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written by Jacob R, September 28, 2011
That's what happens when your parents are a bunch of drug and sex addicted heathens.

By the way, speak for your own children, because I'm far more comfortable speaking about morality than the majority of people in their thirties and boomers. (For some reason though you guys never get past writing the article about how dumb your kids are and how much less they know than you when in reality older people are now just as useless when it co,es to talking about virtue.)
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written by Trish, September 28, 2011
I agree with most what is said here, except for the remark, "...if young adults haven’t grappled with Aristotle on virtue, Kant on duty, St. Thomas on the natural law, and Bentham and Mill on the principle of utility, they simply have no language to articulate the human moral experience." Yes, it is imperative that one grapple with questions of utility, virtue, etc. in order to articulate oneself about morality. I'm not so sure, however, that one must read a given set of authors like Kant, Aristotle, etc. to accomplish said grappling. I'm 31 and went through Catholic school from kindergarten through college, and ergo ended up doing more of this grappling in school than today’s college students, but honestly, I’ve never read Kant, never heard of Bentham, and barely touched Aristotle, and I only started to read Aquinas in the latter half of my undergrad years (as a theology major). This is in part because I goofed off in high school, and in part because my theology courses pulled more from Church documents than sources like Aquinas. And yet I am very capable of verbalizing both the tenets of and my thoughts on morality without having read many of the classics.

I think the problem's more fundamental than what/whom one has read and studied. After all, Aquinas didn’t have courses on the Summa at his disposal nor was Socrates assigned to read Socratic dialogues in class, so if those great thinkers could articulate their thoughts as they did, then reading their works can’t be absolutely essential to being able to articulate oneself regarding morality. The issue seems, rather, to be that young people (including the majority of my own generation) never learn to articulate well their thoughts about anything, period, from morality to more mundane subjects like what one thinks about a current movie. All you, like, have to do is, like, listen to, like, young people, you know, talking, like, to understand what I, like, mean. There are two reasons for this: First, most young people just don’t read anything beyond newsfeeds (I have multiple peers who haven’t touched a book since graduation), yet the act of reading itself, regardless of topic, is incredibly helpful for learning to express oneself coherently. An economics professor I know complains that today’s student can’t write a term paper to save his life, and he says that it’s because the typical young person never reads. Second, most young people take little time to pause and reflect – partly because so many have allowed themselves to get too busy, and partly because attention spans have been shortened by constant gadget use – but it’s really hard to articulate oneself on a subject without having first reflected on that subject.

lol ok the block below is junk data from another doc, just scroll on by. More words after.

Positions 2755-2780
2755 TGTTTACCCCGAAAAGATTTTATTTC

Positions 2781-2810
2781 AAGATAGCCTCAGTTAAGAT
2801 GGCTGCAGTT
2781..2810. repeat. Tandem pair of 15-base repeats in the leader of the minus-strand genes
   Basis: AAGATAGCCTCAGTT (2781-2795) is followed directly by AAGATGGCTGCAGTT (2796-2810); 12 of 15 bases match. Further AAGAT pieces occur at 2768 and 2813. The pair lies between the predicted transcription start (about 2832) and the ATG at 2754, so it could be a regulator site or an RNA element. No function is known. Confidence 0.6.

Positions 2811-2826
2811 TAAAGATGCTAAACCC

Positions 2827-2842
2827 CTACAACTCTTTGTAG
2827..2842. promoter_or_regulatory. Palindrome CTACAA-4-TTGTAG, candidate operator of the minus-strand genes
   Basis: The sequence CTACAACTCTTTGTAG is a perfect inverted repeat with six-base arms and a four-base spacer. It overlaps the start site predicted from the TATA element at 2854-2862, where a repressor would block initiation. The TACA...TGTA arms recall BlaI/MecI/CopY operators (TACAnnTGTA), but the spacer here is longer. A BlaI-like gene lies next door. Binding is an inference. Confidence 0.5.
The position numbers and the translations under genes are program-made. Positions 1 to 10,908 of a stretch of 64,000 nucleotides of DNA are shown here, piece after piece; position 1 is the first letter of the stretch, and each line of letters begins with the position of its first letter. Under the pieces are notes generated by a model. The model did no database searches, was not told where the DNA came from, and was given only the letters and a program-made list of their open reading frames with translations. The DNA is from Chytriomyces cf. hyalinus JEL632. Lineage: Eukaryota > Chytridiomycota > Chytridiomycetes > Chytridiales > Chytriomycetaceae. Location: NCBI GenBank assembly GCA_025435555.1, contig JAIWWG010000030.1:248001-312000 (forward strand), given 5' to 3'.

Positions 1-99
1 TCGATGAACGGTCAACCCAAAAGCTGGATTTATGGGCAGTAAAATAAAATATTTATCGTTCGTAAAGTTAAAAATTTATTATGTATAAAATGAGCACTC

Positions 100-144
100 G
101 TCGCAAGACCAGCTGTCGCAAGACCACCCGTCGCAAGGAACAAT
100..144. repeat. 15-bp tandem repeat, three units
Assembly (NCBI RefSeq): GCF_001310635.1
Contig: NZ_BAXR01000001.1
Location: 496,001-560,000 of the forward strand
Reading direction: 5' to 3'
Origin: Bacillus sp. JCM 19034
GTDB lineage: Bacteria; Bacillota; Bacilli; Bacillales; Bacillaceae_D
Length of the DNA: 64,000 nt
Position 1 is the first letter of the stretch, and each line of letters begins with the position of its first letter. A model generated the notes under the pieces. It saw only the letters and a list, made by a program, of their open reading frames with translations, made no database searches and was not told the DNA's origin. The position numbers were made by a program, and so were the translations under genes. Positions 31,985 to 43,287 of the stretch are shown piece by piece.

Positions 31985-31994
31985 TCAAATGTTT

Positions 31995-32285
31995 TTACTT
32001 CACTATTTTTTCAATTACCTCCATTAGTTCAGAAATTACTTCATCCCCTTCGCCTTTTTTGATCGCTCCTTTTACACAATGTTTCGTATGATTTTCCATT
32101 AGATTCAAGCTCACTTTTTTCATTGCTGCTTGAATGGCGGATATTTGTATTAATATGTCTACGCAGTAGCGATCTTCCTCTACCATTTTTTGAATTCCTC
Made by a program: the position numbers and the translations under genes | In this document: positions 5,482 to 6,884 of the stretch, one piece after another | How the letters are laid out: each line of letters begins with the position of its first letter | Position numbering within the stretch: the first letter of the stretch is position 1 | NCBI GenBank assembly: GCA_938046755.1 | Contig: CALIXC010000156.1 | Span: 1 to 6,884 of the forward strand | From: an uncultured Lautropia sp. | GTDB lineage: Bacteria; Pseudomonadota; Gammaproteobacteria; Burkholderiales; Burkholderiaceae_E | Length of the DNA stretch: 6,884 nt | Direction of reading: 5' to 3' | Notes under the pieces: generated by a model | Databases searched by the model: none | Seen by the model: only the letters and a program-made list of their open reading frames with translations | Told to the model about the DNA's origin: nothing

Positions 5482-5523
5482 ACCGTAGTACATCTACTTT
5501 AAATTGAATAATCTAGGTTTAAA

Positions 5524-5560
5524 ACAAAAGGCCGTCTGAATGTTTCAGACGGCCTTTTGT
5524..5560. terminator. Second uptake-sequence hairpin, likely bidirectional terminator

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written by Ray Hunkins, September 28, 2011
Thank you for this illuminating piece.We have come through a long process which has led to our young being educated in institutions that offer utilitarian,job oriented and required politically correct claptrap, sprinkled with a whole lot of propaganda and it has been going on since at least my generation (I'm 72)....and yet I sense an awakening. I see evidence all around - - in my young adult children and their friends, in new start ups like the Wyoming Catholic College, in the home school and charter school movements and yes, on this web site and in your column today. It is reason for real, "hope and change".
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written by Martial Artist, September 28, 2011
Thank you, Prof. Urbanczyk, for this essay. I tend strongly to agree with Ray Hunkins (only half a decade my elder), above about the length of time over which this has happened. When I was in college in the '60s, I sensed that something was missing, but didn't know entirely what it was until I saw the curriculum at Wyoming Catholic College, about 2 or 3 years ago. The intervening years have brought me to fundamental agreement with you, and apparently also with author Christian Smith.

Unlike Mr. Hunkins, my sense of the awakening is that at the present moment it is still rather a small group. I suppose that perception would be a good signal to me that I need to pray that it grows into a larger movement.

Pax et bonum,
Keith Töpfer
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written by Achilles, September 28, 2011
Very good article. What would surprise me is that anyone who knows anything about public education and the devastating work of the universities would be surprised at the moral vacuity of our youth especially adding the moral vacuity of us adults. Just turn on the television.
Manfred, your fixation with attributing every problem in the world to Vatican II is approaching the comic, if not the tragic. I am not sure it is wise to disparage the Great Pope. It seems you have let how you “feel” cloud potentially clear thinking. The Catholic schools are dismal in general because they imitate the horrid public schools. Are you telling me that if one were able, which one is not, to surgically extricate the Vatican II Council from history that our Catholic schools would be in great shape, and that our Church would be in good condition as well? I find the thought ludicrous. Remember the conversation Pope Leo XIII over heard between God and Satan? Just to mention one of countless factors.